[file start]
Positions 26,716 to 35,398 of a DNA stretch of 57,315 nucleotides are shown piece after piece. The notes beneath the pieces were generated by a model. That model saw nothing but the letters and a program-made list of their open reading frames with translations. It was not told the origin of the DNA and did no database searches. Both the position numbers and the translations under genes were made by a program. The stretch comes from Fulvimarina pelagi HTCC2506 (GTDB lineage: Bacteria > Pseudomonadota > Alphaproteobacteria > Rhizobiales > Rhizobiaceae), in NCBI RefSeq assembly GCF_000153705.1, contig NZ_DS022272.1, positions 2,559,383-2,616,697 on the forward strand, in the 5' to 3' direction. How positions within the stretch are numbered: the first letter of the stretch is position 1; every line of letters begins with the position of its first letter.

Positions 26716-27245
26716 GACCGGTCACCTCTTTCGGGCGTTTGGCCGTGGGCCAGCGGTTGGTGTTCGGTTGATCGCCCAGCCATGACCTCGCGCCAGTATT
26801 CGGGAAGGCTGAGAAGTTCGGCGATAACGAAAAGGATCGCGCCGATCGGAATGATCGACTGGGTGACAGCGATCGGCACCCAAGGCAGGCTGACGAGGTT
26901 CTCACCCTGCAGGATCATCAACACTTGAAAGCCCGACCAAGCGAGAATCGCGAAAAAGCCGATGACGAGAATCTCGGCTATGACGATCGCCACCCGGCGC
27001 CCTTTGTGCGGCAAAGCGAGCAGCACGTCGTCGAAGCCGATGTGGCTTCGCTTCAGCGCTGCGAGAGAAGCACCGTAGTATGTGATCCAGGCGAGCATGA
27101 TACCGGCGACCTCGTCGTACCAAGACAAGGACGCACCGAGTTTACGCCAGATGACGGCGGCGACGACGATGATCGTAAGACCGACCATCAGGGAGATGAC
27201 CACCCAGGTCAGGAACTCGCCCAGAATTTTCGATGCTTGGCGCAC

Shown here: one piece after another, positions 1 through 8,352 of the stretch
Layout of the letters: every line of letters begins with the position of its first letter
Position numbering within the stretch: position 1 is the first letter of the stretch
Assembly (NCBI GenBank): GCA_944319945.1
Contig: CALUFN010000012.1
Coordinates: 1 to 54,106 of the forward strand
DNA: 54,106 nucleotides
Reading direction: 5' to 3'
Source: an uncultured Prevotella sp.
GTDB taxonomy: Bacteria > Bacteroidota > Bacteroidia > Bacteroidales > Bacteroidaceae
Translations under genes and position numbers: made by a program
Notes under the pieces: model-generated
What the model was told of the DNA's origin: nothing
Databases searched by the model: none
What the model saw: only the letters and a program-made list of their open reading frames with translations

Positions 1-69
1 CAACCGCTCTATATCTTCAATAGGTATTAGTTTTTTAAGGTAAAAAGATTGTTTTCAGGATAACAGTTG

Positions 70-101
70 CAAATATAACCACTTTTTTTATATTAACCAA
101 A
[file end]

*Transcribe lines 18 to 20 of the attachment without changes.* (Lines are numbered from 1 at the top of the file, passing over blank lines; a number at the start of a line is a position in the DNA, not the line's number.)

GTDB taxonomy: Bacteria > Bacteroidota > Bacteroidia > Bacteroidales > Bacteroidaceae
Translations under genes and position numbers: made by a program
Notes under the pieces: model-generated